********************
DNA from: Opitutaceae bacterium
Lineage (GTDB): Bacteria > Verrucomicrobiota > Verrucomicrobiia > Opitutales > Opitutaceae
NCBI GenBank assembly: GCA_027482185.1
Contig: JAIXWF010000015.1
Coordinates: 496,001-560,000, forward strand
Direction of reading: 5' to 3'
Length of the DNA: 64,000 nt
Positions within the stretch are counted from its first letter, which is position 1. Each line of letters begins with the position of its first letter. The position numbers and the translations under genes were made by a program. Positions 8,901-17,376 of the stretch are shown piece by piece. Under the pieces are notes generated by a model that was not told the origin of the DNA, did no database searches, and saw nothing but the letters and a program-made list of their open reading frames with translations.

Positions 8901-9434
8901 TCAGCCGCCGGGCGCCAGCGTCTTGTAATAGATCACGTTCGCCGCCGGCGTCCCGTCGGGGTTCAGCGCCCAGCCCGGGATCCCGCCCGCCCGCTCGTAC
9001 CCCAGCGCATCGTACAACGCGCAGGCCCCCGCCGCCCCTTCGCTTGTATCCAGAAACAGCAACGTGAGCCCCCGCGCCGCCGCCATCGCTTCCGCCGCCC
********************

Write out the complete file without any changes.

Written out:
DNA from: Opitutaceae bacterium
Lineage (GTDB): Bacteria > Verrucomicrobiota > Verrucomicrobiia > Opitutales > Opitutaceae
NCBI GenBank assembly: GCA_027482185.1
Contig: JAIXWF010000015.1
Coordinates: 496,001-560,000, forward strand
Direction of reading: 5' to 3'
Length of the DNA: 64,000 nt
Positions within the stretch are counted from its first letter, which is position 1. Each line of letters begins with the position of its first letter. The position numbers and the translations under genes were made by a program. Positions 8,901-17,376 of the stretch are shown piece by piece. Under the pieces are notes generated by a model that was not told the origin of the DNA, did no database searches, and saw nothing but the letters and a program-made list of their open reading frames with translations.

Positions 8901-9434
8901 TCAGCCGCCGGGCGCCAGCGTCTTGTAATAGATCACGTTCGCCGCCGGCGTCCCGTCGGGGTTCAGCGCCCAGCCCGGGATCCCGCCCGCCCGCTCGTAC
9001 CCCAGCGCATCGTACAACGCGCAGGCCCCCGCCGCCCCTTCGCTTGTATCCAGAAACAGCAACGTGAGCCCCCGCGCCGCCGCCATCGCTTCCGCCGCCC